I’m starting with the man in the mirror,
I’m asking him to change his ways,
And no message could have been any clearer,
If you wanna make the world a better place,
Take a look at yourself and then make a change.
From “Man in the Mirror” (1988)
Written and composed by Glen Ballard and Siedah Garrett
Recorded by Michael Jackson
Imagine your best friend, your significant other, or the family member to whom you are closest coming to you in crisis mode. They might be crying, hurt, self-downing, enraged, guilty, or wrecked with jealousy. They come to you because they need help, desperately seeking advice on how to cope with or manage the situation. You have led them to believe that you care about them, and they are trusting you not to judge their crimes and to give them concrete strategies for more effectively moving forward. Visualize them telling you how they feel and then unloading their various beliefs onto you that are contributing to their emotional troubles.
For instance, your best friend has recently gone through a break-up with her boyfriend and is experiencing what she labels “excruciating heartache” associated with the her loss of him to another woman. Apparently, upon ending the relationship he had given your friend the reason, “I’m just not excited about the idea of us anymore, and I’ve met somebody else who gives me what I need.” She tells you that she feels like a “failure as a woman” because she couldn’t hold onto the one man who meant the most to her, and she expresses her hopelessness by crying out that “life will be miserable without him” and that she will “never be happy again!”
Now really put yourself in this situation. Your very best friend has told you these things and is crying on your shoulder. You REALLY want to help her. What do you say? Really think about it. Do you agree with her unrealistic statements? Do you say, “Yeah, honey, you’re right. You are a failure, and there’s no way you will be happy again after this guy. He has sealed your fate—failing and misery for eternity for you, just because of one other person’s decision not to be with you!”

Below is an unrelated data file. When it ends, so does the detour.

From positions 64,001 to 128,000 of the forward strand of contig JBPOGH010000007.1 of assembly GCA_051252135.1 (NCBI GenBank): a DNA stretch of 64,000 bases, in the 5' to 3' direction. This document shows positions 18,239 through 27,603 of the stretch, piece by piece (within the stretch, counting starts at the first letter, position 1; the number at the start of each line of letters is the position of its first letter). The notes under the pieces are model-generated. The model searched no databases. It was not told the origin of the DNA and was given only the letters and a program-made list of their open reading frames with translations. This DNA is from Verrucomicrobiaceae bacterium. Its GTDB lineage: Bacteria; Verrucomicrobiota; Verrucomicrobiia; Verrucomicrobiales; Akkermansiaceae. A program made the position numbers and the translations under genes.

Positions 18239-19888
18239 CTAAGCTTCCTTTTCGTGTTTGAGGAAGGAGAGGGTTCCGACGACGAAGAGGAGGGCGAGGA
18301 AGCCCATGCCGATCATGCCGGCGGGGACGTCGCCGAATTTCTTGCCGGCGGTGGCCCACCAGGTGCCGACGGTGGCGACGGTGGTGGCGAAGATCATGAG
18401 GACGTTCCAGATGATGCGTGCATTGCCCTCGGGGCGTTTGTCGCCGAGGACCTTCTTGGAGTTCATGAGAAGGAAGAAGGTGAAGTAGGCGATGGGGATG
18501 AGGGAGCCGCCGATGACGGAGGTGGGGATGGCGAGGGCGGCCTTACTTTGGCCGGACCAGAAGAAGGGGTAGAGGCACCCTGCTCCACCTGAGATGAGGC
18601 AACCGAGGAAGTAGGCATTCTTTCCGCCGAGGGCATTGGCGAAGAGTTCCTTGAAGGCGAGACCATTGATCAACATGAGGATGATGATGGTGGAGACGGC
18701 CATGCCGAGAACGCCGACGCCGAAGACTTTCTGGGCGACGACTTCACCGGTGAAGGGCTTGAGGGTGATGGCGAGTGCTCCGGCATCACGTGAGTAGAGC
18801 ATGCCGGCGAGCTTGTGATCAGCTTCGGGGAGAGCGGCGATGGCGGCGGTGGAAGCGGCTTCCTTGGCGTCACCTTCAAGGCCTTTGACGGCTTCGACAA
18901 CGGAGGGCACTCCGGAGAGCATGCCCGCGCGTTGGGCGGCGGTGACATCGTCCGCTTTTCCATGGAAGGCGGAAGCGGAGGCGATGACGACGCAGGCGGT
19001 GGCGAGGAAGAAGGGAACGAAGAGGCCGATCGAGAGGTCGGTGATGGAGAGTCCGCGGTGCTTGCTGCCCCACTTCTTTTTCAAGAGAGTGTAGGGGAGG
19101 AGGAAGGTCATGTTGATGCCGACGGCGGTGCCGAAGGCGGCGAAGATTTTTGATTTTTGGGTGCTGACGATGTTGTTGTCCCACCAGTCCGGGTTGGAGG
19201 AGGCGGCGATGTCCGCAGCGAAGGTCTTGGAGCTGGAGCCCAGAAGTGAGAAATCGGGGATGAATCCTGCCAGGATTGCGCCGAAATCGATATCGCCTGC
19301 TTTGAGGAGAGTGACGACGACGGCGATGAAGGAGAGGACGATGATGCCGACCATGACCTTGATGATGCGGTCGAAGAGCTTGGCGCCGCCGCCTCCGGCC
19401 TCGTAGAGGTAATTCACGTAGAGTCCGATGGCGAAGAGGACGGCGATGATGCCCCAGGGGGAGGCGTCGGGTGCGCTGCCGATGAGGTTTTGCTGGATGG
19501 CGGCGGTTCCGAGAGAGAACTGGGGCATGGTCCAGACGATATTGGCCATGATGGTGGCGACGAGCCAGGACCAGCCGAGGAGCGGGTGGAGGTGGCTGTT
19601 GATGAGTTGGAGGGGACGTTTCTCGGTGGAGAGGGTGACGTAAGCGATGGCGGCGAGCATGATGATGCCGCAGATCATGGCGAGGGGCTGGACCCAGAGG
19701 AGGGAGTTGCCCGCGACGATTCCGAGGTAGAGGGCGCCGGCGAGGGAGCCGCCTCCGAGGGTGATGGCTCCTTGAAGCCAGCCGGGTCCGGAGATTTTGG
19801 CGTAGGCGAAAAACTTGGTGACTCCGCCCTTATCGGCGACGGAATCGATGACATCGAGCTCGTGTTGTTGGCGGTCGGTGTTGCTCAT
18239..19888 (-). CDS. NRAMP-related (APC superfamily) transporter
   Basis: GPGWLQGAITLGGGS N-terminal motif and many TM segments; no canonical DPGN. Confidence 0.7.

Or because you REALLY want to help her, do you try to convince her that she is not thinking coherently? Do you say, “How does your ex’s decision to break up with you make you a failure as a woman? In fact, I can think of several ways in which you haven’t failed as a woman. You are a devoted friend, a responsible employee and colleague, a giving daughter and sister, AND you loved him the best way you knew how. If it isn’t enough for him, then it’s just that—not enough for him. I don’t see how that means you’ve failed and will continue to fail at everything you do as a woman. I know this is very difficult for you and for most people who go through break-ups. It is not a happy or comfortable experience. But does that mean that you will NEVER find happiness again? Before you met your ex, was your life devoid of all pleasure, a black hole of negativity? And now that he is out of your life again, does that mean you do not have the capacity to find other meaningful, important things to fill your time and bring you joy? Are you suggesting that your life is over because one man made a decision to be with someone else?”